• Kate Allgood

How high do you bounce after falling?

How high do you bounce after falling? As humans we all make mistakes, we all fail at some point. Learning to bounce back from failing or making mistakes is a skill that can be developed. It has been shown that those who go through the greatest struggles at a young age often become the most successful because they learned how to overcome obstacles from a young age. They learned what it takes to get through things, and they learned it is not the end of the world, and you often come out stronger and better because of it.

Everyone seems to know on some conscious level that they will make mistakes and fail from time to time, but truly struggle with it when it actually occurs. Failure and making mistakes is actually a requirement for success. Those who make more mistakes often reach their goal more quickly. It is not pretty but they understand that from each mistake they learn, grow and become stronger. For others mistakes paralyze them, even the fear of making mistakes paralyzes them, thus stopping them from pushing themselves and reaching new levels of performance.

The saying it is not about how often you fall but how many times you get back up is right on the mark. I am at a point in my life right now where many people look at me and my life and think wow, she is smart, athletic and has her life together. How I got to where I am was not easy and had a lot of obstacles. I have a double Masters, and graduated with distinction, so many people who meet me today think that school is just easy for me, it was far from it. I grew up with a learning disability, and at one point my reading level was well below my grade level. I struggled a lot in school, always having to work extremely hard for okay grades. I had so many tutors and was always encouraged by my teachers to go in for extra help. My parents never thought I would go beyond my undergrad for school, because it wasn’t something I really enjoyed because of how difficult it was at times. Now it would not surprise anyone if I went and did my PhD.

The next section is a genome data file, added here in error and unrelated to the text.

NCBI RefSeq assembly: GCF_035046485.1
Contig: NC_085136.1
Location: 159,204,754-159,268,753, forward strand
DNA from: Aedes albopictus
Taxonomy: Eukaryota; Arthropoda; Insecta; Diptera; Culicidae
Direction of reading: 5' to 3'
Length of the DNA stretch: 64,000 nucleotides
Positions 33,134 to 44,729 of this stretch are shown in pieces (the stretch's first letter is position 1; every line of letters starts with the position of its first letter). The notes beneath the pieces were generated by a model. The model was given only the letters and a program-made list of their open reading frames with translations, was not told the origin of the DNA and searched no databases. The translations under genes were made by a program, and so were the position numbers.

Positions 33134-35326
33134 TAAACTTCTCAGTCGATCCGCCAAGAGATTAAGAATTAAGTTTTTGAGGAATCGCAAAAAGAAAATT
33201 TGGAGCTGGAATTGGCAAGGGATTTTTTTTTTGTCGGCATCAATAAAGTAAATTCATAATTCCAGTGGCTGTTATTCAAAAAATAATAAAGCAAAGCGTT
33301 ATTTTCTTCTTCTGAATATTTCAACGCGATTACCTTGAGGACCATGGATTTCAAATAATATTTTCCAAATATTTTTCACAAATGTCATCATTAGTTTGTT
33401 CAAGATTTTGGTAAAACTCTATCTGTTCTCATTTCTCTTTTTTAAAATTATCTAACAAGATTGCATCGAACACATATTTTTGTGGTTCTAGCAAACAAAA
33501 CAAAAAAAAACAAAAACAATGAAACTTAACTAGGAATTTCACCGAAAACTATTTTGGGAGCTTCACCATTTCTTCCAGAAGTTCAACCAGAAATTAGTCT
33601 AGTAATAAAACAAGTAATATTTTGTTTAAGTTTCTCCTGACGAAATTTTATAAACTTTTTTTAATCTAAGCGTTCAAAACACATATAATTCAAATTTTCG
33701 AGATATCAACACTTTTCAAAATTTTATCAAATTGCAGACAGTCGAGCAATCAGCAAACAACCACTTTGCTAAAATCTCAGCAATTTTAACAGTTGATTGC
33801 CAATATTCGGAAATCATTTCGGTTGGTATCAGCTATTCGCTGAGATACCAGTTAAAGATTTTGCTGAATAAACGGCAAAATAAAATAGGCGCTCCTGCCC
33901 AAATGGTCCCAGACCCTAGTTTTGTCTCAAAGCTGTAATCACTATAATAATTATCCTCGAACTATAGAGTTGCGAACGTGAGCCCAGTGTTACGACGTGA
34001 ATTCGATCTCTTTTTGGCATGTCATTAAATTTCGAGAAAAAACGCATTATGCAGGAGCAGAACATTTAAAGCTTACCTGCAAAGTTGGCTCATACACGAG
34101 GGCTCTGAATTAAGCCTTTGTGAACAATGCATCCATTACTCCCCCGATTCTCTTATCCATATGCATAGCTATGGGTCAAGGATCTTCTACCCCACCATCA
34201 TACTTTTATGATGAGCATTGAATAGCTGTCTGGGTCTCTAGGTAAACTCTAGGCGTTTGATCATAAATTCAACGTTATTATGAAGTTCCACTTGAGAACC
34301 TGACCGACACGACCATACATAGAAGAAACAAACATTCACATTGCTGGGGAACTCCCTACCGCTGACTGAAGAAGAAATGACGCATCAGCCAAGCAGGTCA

It was the same for hockey, I showed promise early on, but I got cut from my first team when I was 11, and got cut again from a Provincial Team (equivalent to State team) in high school. I was not the flashiest player, and most of my teammates seemed to get more recognition then me, but I never stopped working, and eventually surpassed many to reach a level that not many can claim they have been to.

When I was younger I thought things were just a lot harder for me, and it did get to me a lot, which is one of the reasons I do what I do now, to help kids understand that struggle is good, and provide the support needed to help get through it. I am where I am today because of my struggles and how it forced me to work hard and learn more about myself and how to adapt to my circumstances to still get the most out of myself. With my learning disability, it is still there but I hardly notice it, because I have learned to adapt and it doesn’t impact me as much as it used to. So every time you fall or make a mistake think that you are taking another step closer to your goals and dreams. If you don’t let them stop you or slow you down you will look back and know they were a major part of where you end up.

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To your success,

Kate Allgood